Nice! Visuino – Sensor of temperature using LM35 and display LCD 1 by Fredy Alvarez with @arduino

This is a brief introduction to the environment of development and visual programming for the platform Arduino, Visuino is a property of Mitov software and I alone take part making tests and some libraries not yet concluded.

The example is to realize an analogical lecture in my Arduino Uno of a sensor of temperature LM35 and this analogical information to open it in a display of lcd 16×2 classic with controller HD44780, the whole programming does in Visuino and the code example appears in the IDE of Arduino.

Schematic diagram of the circuit

For more information about Visuino please visit the official web page:

http://www.visuino.com/

Also it can join the group of google

https://plus.google.com/u/0/communities/116125623808250792822

Or in Facebook

https://www.facebook.com/groups/861801593868581/

https://www.facebook.com/groups/arduino.uacj.iit.isdc/

 

Source: Nice! Visuino – Sensor of temperature using LM35 and display LCD 1 by Fredy Alvarez with @arduino

Programming Hex-code on an Attiny85 with the Arduino

To get a HEX-code in your Attiny85 it is possible to use the Arduino as a programmer, but as you cannot load hexcode  in your IDE, it involves using avrdude.

First of all, we need to get the Attiny85 clocked to 8Mhz.

Open up your Arduino software and upload the Arduino ISP sketch to your board.

Disconnect the board from  your computer and attach the Attiny as shown  here. Also make sure you download and install the Attiny core files as described in that article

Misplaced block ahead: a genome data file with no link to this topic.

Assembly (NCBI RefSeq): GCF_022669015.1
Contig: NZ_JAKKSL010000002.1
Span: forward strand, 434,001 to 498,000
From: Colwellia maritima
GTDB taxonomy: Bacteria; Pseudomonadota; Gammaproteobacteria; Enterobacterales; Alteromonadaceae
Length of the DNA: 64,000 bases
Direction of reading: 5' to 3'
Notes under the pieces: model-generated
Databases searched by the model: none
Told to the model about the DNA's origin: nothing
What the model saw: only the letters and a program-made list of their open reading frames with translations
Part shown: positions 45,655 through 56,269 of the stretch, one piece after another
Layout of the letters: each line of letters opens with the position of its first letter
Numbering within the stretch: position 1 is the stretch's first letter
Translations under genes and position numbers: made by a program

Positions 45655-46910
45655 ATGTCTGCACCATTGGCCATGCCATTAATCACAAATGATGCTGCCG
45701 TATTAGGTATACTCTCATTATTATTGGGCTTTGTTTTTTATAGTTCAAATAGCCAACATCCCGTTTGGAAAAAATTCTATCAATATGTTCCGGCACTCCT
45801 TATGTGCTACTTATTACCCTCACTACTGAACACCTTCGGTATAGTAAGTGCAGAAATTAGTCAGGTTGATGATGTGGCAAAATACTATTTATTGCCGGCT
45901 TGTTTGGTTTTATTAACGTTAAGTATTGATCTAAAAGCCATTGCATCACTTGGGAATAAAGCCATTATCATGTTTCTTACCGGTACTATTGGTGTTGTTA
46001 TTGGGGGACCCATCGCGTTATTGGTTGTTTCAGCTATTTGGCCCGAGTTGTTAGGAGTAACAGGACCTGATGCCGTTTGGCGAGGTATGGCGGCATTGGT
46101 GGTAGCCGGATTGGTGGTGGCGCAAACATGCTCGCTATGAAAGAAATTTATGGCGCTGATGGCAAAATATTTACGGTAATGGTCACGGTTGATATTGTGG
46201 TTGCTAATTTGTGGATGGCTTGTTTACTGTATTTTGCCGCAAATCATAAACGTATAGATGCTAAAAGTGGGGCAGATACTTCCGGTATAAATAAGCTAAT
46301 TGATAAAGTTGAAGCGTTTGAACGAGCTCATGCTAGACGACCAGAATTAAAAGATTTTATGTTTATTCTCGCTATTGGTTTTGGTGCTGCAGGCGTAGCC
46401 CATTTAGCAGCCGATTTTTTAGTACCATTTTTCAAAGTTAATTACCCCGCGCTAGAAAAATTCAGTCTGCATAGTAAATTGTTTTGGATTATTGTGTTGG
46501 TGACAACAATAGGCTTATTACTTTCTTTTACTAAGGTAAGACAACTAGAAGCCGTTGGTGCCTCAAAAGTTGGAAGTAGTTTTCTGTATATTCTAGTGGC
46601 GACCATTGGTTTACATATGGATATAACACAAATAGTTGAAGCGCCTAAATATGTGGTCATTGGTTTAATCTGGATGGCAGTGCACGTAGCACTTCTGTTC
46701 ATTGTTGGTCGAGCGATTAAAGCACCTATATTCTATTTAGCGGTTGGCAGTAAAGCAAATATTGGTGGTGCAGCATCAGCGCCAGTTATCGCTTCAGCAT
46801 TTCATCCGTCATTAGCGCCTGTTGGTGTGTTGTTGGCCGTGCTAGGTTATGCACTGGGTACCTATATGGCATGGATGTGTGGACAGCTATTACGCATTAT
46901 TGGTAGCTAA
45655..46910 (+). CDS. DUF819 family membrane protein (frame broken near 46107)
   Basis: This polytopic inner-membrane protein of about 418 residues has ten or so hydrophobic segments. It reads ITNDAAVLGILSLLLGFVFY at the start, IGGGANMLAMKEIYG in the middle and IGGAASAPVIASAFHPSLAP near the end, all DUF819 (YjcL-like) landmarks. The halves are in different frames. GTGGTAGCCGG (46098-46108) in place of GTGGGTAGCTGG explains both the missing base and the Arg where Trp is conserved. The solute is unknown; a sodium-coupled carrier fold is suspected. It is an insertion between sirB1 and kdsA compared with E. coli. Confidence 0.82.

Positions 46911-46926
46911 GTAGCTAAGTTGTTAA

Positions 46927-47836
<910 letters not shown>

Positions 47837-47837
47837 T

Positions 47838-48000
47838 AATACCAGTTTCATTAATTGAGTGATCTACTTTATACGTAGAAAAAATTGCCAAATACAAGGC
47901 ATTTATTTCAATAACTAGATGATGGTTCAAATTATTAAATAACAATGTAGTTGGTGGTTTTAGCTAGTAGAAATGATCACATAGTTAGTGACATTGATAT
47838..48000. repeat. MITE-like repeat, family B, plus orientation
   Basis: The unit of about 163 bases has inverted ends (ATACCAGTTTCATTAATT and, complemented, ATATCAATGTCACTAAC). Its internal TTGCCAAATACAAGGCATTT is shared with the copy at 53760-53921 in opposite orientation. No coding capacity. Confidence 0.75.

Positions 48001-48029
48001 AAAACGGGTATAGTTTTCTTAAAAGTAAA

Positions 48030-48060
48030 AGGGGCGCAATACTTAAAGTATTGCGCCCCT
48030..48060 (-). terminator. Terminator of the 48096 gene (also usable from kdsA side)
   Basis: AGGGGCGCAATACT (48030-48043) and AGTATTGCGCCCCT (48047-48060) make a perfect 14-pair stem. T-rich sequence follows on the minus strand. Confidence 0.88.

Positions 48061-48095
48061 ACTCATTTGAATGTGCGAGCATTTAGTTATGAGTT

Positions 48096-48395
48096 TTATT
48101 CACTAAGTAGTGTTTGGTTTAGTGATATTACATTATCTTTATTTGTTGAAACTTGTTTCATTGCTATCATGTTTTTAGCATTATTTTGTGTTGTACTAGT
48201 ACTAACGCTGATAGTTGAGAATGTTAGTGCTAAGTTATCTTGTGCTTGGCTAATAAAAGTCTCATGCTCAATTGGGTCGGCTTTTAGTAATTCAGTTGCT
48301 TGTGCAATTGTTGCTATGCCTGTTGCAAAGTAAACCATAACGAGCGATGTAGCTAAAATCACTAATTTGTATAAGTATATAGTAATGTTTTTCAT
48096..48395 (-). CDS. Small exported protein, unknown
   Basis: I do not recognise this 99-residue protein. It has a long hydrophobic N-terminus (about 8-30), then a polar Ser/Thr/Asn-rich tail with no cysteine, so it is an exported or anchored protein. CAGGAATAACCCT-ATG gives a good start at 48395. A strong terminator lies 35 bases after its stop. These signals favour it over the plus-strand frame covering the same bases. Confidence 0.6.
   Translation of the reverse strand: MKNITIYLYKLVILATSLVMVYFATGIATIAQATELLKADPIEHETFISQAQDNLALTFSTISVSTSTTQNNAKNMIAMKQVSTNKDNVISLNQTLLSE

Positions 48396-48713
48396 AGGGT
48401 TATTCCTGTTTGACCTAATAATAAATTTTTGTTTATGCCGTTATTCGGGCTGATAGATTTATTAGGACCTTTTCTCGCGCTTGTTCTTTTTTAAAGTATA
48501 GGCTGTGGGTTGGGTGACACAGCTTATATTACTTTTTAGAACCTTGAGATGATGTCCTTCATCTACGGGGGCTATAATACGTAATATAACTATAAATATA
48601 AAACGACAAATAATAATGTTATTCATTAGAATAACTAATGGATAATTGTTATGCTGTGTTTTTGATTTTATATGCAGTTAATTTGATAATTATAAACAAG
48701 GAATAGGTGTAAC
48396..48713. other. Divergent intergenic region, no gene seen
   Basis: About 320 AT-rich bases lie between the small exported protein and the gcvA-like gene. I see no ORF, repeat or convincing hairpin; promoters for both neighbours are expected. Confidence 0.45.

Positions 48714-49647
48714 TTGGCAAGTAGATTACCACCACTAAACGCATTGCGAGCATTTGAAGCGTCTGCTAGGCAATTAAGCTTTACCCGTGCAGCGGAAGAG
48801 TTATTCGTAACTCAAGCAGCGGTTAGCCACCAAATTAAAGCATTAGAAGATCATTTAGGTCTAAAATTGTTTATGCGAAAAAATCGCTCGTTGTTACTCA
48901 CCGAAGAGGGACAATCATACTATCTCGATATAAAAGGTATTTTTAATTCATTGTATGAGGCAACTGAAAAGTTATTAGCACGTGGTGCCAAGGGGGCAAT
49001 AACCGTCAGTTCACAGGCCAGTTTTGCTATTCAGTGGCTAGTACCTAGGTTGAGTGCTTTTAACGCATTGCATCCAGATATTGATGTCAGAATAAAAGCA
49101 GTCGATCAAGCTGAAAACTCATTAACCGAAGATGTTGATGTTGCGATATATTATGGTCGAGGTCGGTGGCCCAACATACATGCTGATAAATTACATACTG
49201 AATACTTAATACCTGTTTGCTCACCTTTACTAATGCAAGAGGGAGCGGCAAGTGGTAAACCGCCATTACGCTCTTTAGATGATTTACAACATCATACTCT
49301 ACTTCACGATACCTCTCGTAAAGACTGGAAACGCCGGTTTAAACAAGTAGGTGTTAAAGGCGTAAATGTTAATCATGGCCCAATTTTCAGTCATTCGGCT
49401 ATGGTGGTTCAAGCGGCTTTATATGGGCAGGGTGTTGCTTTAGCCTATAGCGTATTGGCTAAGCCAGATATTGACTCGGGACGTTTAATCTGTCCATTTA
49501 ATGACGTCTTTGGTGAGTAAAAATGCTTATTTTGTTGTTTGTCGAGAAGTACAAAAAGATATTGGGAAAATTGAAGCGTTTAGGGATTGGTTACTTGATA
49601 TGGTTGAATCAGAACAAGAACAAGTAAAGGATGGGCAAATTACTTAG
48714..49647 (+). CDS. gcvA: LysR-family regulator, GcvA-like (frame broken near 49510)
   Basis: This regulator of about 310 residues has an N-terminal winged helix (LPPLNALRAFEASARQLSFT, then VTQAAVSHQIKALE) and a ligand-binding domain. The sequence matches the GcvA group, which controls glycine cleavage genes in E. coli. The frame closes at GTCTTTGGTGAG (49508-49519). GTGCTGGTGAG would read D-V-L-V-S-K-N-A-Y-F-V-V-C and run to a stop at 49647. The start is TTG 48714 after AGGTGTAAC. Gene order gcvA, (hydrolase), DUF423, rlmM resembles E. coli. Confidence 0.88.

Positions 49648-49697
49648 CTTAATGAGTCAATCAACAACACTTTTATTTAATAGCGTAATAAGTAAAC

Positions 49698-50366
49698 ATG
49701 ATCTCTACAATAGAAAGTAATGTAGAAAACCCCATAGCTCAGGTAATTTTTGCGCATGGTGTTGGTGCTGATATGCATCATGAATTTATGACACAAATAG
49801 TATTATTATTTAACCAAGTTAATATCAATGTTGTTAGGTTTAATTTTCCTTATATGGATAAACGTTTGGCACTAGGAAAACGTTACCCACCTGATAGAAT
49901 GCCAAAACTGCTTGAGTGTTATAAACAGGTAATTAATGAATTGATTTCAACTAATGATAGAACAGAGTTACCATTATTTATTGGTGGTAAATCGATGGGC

Connect your Arduino board in again and choose these settings.

Tools – Board – Attiny85 @ 8Mhz (internal oscillator; BOD disabled)
Tools – Programmer – Arduino as ISP
Tools – Serial Port – COMx (x being the com port that your arduino is connected to)

Then select

Tools – Burn Bootloader.

Just to clarify, you are not burning a bootloader here. You are resetting the fuses in the Attiny to clock it at 8Mhz.

Next, get the firmware into the chip. With that I mean the hex file you want in your chip

We do that by using the arduino as a programmer.  You should still still have the ArduinoISP sketch loaded on your Arduino.

Make sure your Attiny is still attached to your Arduino as described here and open a command prompt.  (In your windows start menu type cmd or chose the terminal in Linux/Ubuntu).

Type:

avrdude

This will bring up a list of options explaining what everything does.
Screenshot from 2013-12-11 14:09:55

Only need a few of those commands.

This is what to type in cmd (on 1 line)

avrdude -c avrisp -p t85 -P comX -b 9600 –U flash:w:example_attiny85.hex:i

What does all that mean?

Avrdude… This calls the program-c avrisp…  This tells avrdude which programmer you are using.  The Arduino shows up as avrisp

-p t85… This is the avrdude code for Attiny85.

-P comX… This is the com port your programmer is attached to.  (Change the X to suit your programmer.)

-b 9600… This is the baud rate (Use what is specified in the sketch loaded onto your Arduino.) .

-U flash:w:example_attiny85.hex:i   This tells avrdude you want to write (w) the firmware (example_attiny85.hex) to flash memory (flash).  The ‘i’ is at the end to tell avrdude what format it is writing in.

Avrdude should now read your chip, write to your chip, then read your chip.

If all goes well, you should get:    avrdude done.

 

Source: Programming Hex-code on an Attiny85 with the Arduino

MicroLink GSM – tiny, Arduino compatible, rapid prototyping

MicroLink_1I just backed up this project on KickStarter 

 

What is MicroLink GSM?

Tiny self-contained board that can do automation, alerts, cellular data, phone calls, SMS text messages, and more – USB plug & play.

MicroLink_2

MicroLink_4

Technical information

  • Atmel Atmega328P microcontroller – same as Arduino UNO
  • Latest generation SIM800H module (850/900/1800/1900 MHz)